The other thing I wonder is if the people who voted for Bush in November voted for this, for this whole media circus, for the government to make personal life-or-death decisions about them, personally, and the people they love. If you voted for Bush, either time or both times, is this what you wanted? Are you happy with how things are now? How do you feel about the culture of life, and would you rather define it for yourself or have George W. Bush define it for you by his actions? If you agree with his definitions and actions supporting them, how do you feel about people who don’t agree but live here anyway and expect our laws and society to transcend the changeable face of politics? Do you believe in their sovereignty over their own affairs even if they might choose differently from you? Are you cool with Jeb Bush offering to keep you alive at any cost if multiple courts don’t agree with him about your case? Are you cool with the idea of “activist judges,” whatever that even means? I haven’t always had such luck with asking questions like these on this journal, and possibly I’ll just get more email gently positing that maybe my whole problem is that I’m just not very bright, but I really am curious and I really do want to know if Bush supporters are getting what they bargained for.
Practically speaking, the ABAand Living Will Registry have some good resources to get started with writing up a living will. I’m calling my local hospital today to get mine set up, because I am that upset and angry and paranoid about this whole horrid thing. I’m going to specifically insert language forbidding any branch of government from going against the wishes of me and my family as laid out in my soon-to-be-constructed advance directives. I think this is a good idea even if you are twenty-two and covered and glitter and you think you’ll never be old or sick or disabled or injured. And of course this goes double triple squintilliple for all y’all who live with unmarried long-term partners or who can’t get married because that would force me immediately to marry another woman or who are estranged from various family members. Remember, Tom DeLay said that the sanctity of keeping you on life support in a permanent vegetative state is more important that the sanctity of your relationships with your nearest and dearest, so be careful.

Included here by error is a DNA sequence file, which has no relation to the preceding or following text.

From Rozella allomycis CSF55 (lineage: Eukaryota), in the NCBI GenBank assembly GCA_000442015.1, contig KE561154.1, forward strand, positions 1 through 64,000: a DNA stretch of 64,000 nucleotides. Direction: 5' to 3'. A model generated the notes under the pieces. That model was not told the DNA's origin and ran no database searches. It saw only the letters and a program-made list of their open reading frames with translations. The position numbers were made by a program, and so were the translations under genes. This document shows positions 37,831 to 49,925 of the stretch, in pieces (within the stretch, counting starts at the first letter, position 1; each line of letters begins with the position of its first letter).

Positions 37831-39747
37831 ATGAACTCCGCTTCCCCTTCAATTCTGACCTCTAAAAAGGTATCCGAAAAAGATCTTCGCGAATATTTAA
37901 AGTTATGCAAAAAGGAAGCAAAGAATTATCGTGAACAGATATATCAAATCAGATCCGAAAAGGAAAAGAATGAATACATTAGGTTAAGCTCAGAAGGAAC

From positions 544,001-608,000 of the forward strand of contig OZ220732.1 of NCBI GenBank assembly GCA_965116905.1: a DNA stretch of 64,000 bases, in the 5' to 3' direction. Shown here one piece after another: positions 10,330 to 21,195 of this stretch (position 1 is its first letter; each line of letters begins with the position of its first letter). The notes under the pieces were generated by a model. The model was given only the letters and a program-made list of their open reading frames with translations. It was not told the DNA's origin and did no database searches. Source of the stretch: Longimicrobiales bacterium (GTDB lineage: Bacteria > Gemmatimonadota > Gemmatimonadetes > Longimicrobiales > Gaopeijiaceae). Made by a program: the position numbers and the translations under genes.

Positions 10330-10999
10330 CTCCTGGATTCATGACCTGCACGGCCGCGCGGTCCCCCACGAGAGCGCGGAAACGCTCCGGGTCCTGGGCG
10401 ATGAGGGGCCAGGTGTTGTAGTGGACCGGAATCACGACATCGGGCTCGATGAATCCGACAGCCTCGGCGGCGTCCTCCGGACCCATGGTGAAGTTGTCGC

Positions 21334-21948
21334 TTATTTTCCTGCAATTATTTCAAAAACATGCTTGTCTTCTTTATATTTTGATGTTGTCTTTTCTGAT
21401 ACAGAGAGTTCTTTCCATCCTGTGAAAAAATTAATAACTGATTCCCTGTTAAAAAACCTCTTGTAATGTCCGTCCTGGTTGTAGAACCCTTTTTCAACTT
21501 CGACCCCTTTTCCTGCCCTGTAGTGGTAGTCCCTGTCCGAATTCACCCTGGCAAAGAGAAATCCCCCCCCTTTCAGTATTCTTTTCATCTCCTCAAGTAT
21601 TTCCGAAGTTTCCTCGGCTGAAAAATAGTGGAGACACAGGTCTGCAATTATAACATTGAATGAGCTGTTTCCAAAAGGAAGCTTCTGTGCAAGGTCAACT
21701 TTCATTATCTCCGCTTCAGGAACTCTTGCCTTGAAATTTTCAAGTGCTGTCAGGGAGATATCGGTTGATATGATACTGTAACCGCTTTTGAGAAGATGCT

Things are going great for me in general and I am in a good place in my life and I want to write more about that here, definitely. This whole thing is just a reminder to myself that there’s a world outside my life and that part of being fully human, for me, part of participating in a culture of life, is being aware of people who don’t have the same rights and privileges and gifts I do and by doing what I can to advocate for change for those folks. I hope Terry Schiavo and her family find some peace somehow in all of this, and that the rest of us educate ourselves about the various personal and political ramifications of this case, and that we all try to come to good conclusions about what it means to support and work for a culture of life.